THE CHILDREN gather early. They wait on the edge of the wooden stage or mill about the dance floor. Those who are seated kick at the legs of their chairs expectantly. Some of the children, like 4-year-old Benjamin Roth, bring their own toy guitars.

Many are regulars, returning weekly to Jammin' Java, a small coffeehouse and music venue in Vienna better known for catering to an audience with hip musical tastes than to those wearing Huggies. Yet for the past year and a half, since the club started running free children's concerts in the morning, minivans dominate the parking lot, and preschoolers, toddlers and babies rule the day.

The initial idea to host children's concerts can be traced to owner Daniel Brindley, who said he thought daytime concerts might increase awareness about the club's evening shows. "It's a way to tell people about everything else we do here," he says.

The big draw is Mr. Knick Knack, an energetic troubadour who performs at Jammin' Java on Thursdays as part of the lineup of children's concerts, which includes Banjo Man, Miss Belle and a trio known as Rocknocerus. Known to many parents and caregivers in Northern Virginia from his gigs at bookstores, restaurants, birthday parties and malls, Mr. Knick Knack is in his element at Jammin' Java, a place with a real stage and professional sound and lighting systems.

"Most musicians along the Eastern Seaboard know about Jammin' Java," says Steve Rossi, the Northern Virginia native behind the Knick Knack name. "It's so great to be able to play here."

No gimmicks. No costumes. With just a silly name and a genuine desire to perform, Mr. Knick Knack takes the stage with his guitar, and the kids go wild. There is screaming and yelling and cheering. They love Mr. Knick Knack. And, as it seems to several mothers sitting in the audience, he loves them, too.

"He's so earnest," says Kim Roth of Vienna, mother of 4-year-old twins Benjamin and Eliza. "You can tell he really enjoys what he does."

Roth attends the concert with her neighbors, Ann Rosenbloom, who also has a set of preschool-age twins, and Anne Roberts, who has a preschooler, a toddler and a 2-month-old baby in tow. Among them there are three adults and seven children younger than 5.

Benjamin Roth takes the stage with his tiny toy guitar, bobbing his head to the music, while Eliza dances below.

The children make good use of the club's dance floor -- shaking, grooving, laughing, spinning and twirling. Parents, for the most part, can be found comfortably seated nearby at the tables in an area that's more nosh pit than mosh pit.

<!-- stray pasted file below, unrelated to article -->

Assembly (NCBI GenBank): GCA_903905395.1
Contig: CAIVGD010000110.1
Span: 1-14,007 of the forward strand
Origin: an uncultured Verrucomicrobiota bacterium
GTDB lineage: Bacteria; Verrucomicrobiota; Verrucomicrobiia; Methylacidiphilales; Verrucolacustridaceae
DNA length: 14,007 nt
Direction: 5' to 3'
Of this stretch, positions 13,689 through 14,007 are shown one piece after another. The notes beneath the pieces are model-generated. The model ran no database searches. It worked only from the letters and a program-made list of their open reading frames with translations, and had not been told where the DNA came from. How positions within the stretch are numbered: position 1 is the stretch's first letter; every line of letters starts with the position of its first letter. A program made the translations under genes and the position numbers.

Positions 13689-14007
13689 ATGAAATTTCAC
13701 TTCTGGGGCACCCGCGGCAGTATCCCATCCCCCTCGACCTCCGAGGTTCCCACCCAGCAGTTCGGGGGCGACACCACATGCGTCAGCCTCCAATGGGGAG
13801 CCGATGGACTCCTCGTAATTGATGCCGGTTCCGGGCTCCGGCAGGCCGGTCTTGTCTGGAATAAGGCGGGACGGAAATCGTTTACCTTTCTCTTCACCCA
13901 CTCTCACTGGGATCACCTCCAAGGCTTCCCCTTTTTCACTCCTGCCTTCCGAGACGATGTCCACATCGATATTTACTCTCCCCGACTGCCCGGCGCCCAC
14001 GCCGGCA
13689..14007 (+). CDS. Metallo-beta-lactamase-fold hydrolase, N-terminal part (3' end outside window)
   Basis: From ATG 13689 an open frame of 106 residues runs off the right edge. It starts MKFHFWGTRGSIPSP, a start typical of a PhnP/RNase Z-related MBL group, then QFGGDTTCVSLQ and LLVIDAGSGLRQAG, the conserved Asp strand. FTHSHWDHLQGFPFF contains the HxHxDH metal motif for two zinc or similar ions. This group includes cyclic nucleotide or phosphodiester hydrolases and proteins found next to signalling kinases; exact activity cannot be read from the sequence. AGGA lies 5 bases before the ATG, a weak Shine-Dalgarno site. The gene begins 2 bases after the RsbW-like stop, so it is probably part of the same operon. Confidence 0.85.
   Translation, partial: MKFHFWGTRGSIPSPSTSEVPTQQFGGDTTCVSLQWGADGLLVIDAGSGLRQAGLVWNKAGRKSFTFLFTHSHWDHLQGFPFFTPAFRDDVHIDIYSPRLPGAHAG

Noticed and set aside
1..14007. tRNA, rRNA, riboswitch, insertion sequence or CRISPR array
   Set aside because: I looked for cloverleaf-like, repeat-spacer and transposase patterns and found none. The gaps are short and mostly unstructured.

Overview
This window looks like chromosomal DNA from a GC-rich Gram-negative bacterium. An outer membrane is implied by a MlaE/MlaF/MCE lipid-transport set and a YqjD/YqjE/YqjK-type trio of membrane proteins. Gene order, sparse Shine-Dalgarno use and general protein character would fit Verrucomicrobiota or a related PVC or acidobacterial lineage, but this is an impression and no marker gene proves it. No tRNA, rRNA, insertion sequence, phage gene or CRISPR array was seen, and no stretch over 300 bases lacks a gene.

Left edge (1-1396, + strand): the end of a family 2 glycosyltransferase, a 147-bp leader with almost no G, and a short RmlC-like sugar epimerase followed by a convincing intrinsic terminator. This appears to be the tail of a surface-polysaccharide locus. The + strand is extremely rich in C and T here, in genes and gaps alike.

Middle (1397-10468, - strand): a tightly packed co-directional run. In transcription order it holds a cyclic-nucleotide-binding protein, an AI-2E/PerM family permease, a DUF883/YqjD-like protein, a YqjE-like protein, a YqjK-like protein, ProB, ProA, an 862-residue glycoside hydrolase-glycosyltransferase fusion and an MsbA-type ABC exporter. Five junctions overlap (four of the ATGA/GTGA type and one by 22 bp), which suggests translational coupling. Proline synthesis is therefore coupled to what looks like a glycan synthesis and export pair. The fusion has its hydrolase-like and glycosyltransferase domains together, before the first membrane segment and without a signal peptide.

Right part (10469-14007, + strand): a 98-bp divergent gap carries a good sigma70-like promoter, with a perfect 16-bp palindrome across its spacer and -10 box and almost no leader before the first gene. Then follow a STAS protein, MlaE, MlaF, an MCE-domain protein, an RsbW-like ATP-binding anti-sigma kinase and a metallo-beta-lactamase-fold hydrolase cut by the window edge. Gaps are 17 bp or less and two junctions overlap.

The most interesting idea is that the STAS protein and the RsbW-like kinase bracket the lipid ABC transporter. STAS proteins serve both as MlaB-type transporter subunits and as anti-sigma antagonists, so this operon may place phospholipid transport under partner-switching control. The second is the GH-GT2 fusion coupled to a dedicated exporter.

Roth and her friends drink coffee and enjoy the air conditioning and one another's company, while Mr. Knick Knack works through a repertoire of original songs and old standards -- including a spirited "Shake Your Sillies Out" and an "Old MacDonald" rendition with enough animal noises to keep any child happy.

"Believe me," says Roth, "it's great to be able to be out with friends, to have the kids enjoy the music while the moms have a chance to have a cup of coffee and catch up. It's a rare thing."

For its part, Jammin' Java has made a few changes to accommodate the younger crowd, including a menu that includes standard kids' fare: juice boxes, fruit, bagels, peanut butter and jelly sandwiches and Fig Newtons. The club is always smoke-free. The performance space is well lit and offers unobstructed views of the dance floor, making it a good design for its daytime habitues. A few mothers noted that a diaper changing station in the bathroom would be a welcome addition.

A Knick Knack show has been added on Monday afternoons at 4:15 -- a quiet time, thought Rossi, who originally planned to use the slot to try out new material.

"It was such an odd, off hour, I didn't expect anyone to show up -- it's the witching hour, after all," says Rossi, referring to the time of day between naptime and dinner when children are prone to meltdown and parents are frazzled or worn down.

And yet the word of his appearance spread through the parenting grapevine, and more and more families started showing up.

On a recent Monday afternoon there were 30 children catching his show. Rossi's original songs have a definite rock edge and reflect his Knick Knackian worldview, with themes that lean heavily toward family, love and children. He says his signature song, "My Heart Is Like a Family," resonates with his audiences because the message -- about relating to others as family -- is "so true and beneficial."

"Parents come back all the time because they enjoy it -- yes, there's a message, but there's also a serious rock 'n' roll song they can relate to."

Rossi closes the show with "The Alphabet Song," a rousing singalong that incorporates "Twinkle, Twinkle Little Star." His shirt and hair are soaked with sweat after the 45-minute set. The children clamor for more, and he does not disappoint. He says he likes to send them home happy. Springsteen's got nothing on Knick Knack in the encore department, as Rossi keeps belting them out, even after the mothers have begun to pack up the diaper bags and drag out the strollers. Finally, the children are cajoled or pulled off the dance floor by parents, the spell broken, with Mr. Knick Knack's closing lines -- "You guys are the show!" -- still ringing in their ears.

JAMMIN' JAVA -- 227 Maple Ave. East, Vienna. Jammin' Java offers free children's concerts weekdays at 10:30. Mr. Knick Knack performs Thursdays at 10:30 and Mondays at 4:15. Call 703-255-1566 or visit www.jamminjava.com.

Steve Rossi, who performs under the name Mr. Knick Knack, plays guitar and sings to children, parents and grandparents at Jammin' Java. Sofia Bowater, 2, and Megan Fitzpatrick, 31/2, are spellbound.Laura Martin and son Benjamin, 4, are captivated by the show.